12/10/2007 - EDWARDS AIR FORCE BASE, CA -- On Dec. 8, the U.S.
Air Force Test Pilot School graduated their 147th class since
their start at Wright Field in 1944.
The school has come a long way since the first class of young
men with a desire to fly, and now boasts the best of the best
from around the world.
Class 07A consisted of 11 flight test pilots, nine flight test
engineers and two flight test weapons systems officers. The
class included students from across the nation and students
from France, India and Italy.
Students have completed one of the most challenging and demanding
courses in the world when they finish here. Each has completed
more than 2,500 hours of academics and about 120 hours of in-flight
training -- each student puts in about six hours per day of
instructor contact time, not including academic and flight preparation
During the final six months of the year at TPS, students demonstrate
learning from across the curriculum by planning and executing
real-world test management projects. Class 07A's TMPs were:
HAVE STAV is a limited handling qualities evaluation of a supersonic
tailless air vehicle with virtually no visibility for the crew
and handling qualities similar to a space shuttle. In the approach
and landing phase, they flew test missions on the NC-131 Total
Inflight Simulator at Niagara Falls to test control schemes
to make the difficult landing possible. The team members included
Capt. Steve Speares as project manager, Maj. Matt Domsalla,
Maj. Bill Quashnock, Nathan Cook, Capt. Brian Neff and Maj.
GOOD LOOKIN's goal was to determine the performance of an optical-inertial
sensor fusion navigation system using monocular imagery. A C-12
Huron was used to carry two digital cameras, a low cost inertial
measurement unit and the entire GOOD LOOKIN team. The potential
is for automated or semi-automated landings without the use
of standard navigational aids that could give away an aircraft's
position, increasing survivability in a hostile environment.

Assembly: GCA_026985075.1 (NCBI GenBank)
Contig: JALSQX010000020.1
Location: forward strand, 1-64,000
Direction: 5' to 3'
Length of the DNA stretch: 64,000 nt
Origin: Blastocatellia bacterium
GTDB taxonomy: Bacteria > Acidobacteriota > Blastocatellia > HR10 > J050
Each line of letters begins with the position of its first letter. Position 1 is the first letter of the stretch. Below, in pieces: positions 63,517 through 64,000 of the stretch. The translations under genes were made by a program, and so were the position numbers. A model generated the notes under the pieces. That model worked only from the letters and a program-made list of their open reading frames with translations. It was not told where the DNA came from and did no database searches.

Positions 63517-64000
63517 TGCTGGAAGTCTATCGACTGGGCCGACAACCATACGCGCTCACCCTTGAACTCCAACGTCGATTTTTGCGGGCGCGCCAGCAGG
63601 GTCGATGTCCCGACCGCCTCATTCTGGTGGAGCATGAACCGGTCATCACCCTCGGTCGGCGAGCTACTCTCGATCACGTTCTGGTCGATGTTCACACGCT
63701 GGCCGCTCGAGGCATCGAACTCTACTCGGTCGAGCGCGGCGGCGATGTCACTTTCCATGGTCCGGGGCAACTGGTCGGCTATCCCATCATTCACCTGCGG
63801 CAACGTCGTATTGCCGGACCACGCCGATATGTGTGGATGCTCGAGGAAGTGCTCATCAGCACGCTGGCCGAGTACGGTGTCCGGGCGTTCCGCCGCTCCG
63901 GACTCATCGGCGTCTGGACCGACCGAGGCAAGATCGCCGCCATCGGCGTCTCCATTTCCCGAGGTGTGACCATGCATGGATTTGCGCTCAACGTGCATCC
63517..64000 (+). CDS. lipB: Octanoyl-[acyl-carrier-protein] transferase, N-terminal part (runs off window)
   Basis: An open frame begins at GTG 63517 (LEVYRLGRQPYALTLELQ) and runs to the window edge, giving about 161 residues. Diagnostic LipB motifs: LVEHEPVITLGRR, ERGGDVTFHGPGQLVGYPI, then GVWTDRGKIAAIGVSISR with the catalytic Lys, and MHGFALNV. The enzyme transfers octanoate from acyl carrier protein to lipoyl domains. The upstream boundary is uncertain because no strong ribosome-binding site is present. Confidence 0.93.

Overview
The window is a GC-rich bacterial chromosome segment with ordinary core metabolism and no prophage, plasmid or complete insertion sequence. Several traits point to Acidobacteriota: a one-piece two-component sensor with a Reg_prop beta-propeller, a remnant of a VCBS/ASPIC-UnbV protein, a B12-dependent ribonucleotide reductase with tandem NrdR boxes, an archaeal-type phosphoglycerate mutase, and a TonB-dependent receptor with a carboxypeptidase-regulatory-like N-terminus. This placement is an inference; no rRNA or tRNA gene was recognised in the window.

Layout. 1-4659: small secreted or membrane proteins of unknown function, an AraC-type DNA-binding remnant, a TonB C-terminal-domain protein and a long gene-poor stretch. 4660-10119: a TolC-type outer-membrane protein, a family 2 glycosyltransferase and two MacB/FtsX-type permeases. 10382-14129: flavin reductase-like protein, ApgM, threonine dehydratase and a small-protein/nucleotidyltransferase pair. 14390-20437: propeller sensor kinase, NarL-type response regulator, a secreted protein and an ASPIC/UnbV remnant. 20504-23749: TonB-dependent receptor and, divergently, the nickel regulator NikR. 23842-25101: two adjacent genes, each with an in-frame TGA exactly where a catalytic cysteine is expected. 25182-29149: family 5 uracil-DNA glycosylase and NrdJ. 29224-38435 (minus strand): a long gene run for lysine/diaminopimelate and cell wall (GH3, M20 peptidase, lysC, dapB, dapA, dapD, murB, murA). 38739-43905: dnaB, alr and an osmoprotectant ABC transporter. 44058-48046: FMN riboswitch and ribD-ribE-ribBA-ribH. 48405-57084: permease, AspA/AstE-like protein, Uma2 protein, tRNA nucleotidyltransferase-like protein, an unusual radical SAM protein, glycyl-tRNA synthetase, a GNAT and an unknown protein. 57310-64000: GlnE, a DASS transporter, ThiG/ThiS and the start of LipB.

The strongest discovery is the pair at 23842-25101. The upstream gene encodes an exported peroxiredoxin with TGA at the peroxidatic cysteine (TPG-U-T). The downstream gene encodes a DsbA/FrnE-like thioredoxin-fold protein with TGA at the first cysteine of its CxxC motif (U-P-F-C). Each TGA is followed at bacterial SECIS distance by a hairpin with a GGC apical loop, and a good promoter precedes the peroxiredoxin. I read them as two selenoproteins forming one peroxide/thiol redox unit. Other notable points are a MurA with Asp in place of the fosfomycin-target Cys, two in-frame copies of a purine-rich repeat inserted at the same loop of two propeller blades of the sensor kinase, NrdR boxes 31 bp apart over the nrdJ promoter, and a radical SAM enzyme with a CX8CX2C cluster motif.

The team included Capt. Michael Nielsen as project manager,
France Maj. Williams Grac, Capt. Christopher Bradley, Capt.
Dan Itsara and Italy Capt. Luca Viarengo.
The Capability Based Assessment of an Aircraft Survivability
System project consisted of the flight demonstration of an affordable
laser infrared countermeasure system developed by the Air Force
Research Laboratory and Lockheed Martin. The overall test objective
was to demonstrate the ability of a laser countermeasure pod
to defeat simulated missile threats on an operational fighter
aircraft. The infrared anti-aircraft missile is a current, very
real threat. Team members were Capt. Jose Gutierrez as project
manager, Capt. Jonathan Dowty, Maj. Jennifer Jeffords, Capt.
Mark Massaro, Capt. Ty Perschbacher and Capt. Richard Bush.
This project came from the real-world question of how to control
an advanced aircraft whose flight controls rely on classic air
data -- airspeed, altitude and temperature -- when that data
is lost due to battle damage or system failure. This first effort
focused on using other information from the flight control computers
to derive an airspeed estimate so that the damaged aircraft
could return safely to base, or even continue its mission. Team
members included Maj. Scott McLaren as project manager, India
Squadron Leader Sreeram Jayashankar, Marine Maj. William Rothermel,
Capt. Corey Beaverson and Capt. Donald Powers.
Each student was trained to lead members of a flight test team
in the latest methods of flight testing, systems evaluation
and test management, while instilling the cooperation and understanding
between test team members necessary for successful flight test
operations. The 22 members of Class 07A are now ready to take
their place as leaders in the flight test community.
Source: USAF Edwards AFB Press Release by Annamaria Taylor